Michta’s background and reputation preceded her. After all, how often does a University of Cambridge Ph.D. graduate who speaks English, German, Polish and Spanish commission in the Army? To Bembenek, Michta’s passion for service rivaled that of her passion for academics.

“When she came here, her desire to learn how to be an officer and how to be in the Army was impressive,” Bembenek said. “Her extensive research ability, combined with her knowledge of the languages and region — I could not have had a better officer fall into our brigade.”

Prior to putting on a uniform, much of Michta’s life was devoted to education. While in high school, her father, then professor at a liberal arts college in Memphis, Tennessee, accepted a position with the defense department in Germany. Although she lived in Warsaw as a child, this move provided Michta her first real exposure to Europe and living abroad.

Capt. Chelsea Michta, the first person to direct commission into the U.S. Army Military Intelligence Corps, speaks at an event in Washington, D.C. in 2022 sponsored by the Atlantic Council with whom she is a Millenium Fellow.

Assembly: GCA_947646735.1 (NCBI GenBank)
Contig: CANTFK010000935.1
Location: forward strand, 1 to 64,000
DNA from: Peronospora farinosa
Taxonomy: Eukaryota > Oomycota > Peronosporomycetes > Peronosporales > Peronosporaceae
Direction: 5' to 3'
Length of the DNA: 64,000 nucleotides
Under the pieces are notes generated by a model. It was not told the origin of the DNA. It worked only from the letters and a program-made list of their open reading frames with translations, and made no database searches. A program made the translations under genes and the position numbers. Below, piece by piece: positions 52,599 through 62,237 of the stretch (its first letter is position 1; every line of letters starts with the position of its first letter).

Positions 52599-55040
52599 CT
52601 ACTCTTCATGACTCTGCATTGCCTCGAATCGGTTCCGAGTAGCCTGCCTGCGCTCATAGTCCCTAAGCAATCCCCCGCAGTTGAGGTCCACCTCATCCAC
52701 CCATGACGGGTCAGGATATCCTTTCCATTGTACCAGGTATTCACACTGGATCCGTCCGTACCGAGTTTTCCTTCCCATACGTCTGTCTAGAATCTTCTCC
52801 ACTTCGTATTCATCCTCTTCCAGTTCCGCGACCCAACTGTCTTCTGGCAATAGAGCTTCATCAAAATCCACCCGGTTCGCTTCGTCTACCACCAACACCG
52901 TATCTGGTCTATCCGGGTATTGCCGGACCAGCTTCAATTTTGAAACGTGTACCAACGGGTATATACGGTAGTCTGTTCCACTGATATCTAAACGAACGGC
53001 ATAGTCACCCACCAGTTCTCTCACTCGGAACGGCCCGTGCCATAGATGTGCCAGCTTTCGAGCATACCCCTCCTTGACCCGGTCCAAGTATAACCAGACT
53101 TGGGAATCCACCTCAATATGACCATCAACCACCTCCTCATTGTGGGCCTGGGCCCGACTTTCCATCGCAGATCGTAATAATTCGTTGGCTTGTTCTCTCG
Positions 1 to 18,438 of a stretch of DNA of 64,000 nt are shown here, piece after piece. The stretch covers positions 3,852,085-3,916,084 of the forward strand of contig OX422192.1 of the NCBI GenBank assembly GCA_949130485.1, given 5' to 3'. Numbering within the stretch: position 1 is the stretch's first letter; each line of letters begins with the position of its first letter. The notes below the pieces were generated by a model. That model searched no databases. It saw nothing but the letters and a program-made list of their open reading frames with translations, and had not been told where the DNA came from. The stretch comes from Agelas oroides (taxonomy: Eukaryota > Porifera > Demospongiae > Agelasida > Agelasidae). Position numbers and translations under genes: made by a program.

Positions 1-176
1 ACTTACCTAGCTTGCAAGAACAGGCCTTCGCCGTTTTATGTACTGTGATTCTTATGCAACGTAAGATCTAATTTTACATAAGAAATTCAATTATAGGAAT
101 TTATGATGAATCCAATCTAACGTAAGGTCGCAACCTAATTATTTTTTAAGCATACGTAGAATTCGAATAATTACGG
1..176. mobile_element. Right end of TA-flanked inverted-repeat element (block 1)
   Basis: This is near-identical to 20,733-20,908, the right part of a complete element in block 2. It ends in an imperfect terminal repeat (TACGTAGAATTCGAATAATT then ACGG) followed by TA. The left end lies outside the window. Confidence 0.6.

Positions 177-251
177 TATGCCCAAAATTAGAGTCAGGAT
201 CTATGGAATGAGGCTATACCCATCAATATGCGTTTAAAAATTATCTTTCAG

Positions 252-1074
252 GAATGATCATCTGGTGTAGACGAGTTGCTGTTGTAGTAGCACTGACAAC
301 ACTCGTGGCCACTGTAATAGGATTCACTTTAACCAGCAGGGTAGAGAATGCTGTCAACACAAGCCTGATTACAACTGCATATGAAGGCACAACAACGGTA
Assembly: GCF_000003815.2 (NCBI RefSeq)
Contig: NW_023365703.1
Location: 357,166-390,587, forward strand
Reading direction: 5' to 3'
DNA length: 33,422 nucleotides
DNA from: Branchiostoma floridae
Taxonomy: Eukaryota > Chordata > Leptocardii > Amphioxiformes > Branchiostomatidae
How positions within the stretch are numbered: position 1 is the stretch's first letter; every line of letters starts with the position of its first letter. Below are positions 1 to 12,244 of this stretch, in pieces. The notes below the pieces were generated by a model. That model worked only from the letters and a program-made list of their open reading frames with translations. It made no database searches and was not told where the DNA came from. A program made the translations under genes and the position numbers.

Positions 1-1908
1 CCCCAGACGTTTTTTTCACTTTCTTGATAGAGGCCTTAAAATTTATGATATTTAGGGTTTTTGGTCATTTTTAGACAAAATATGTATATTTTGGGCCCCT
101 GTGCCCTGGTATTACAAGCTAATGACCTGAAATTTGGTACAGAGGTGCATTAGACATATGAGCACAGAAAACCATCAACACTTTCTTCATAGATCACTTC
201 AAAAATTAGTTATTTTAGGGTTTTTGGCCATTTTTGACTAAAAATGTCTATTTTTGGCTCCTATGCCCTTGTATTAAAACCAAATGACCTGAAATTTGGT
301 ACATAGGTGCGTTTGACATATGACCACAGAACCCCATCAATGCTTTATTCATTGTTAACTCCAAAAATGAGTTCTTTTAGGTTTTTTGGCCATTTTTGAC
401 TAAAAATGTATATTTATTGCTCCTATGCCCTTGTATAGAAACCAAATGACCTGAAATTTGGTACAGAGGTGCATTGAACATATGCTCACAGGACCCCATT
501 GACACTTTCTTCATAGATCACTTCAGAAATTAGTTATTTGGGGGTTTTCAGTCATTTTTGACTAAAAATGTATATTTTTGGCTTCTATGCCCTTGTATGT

Capt. Chelsea Michta, the first person to direct commission into the U.S. Army Military Intelligence Corps, speaks at an event in Washington, D.C. in 2022 sponsored by the Atlantic Council with whom she is a Millenium Fellow. (Photo Credit: Courtesy Capt. Chelsea Michta) VIEW ORIGINAL

Following her graduation from Munich International School, she went on to earn a bachelor’s in European history from Amherst College and then attended Cambridge for her master’s. There, she was one of just a few graduate students selected by the university to receive a full tuition scholarship to pursue her doctorate.

There was just one issue.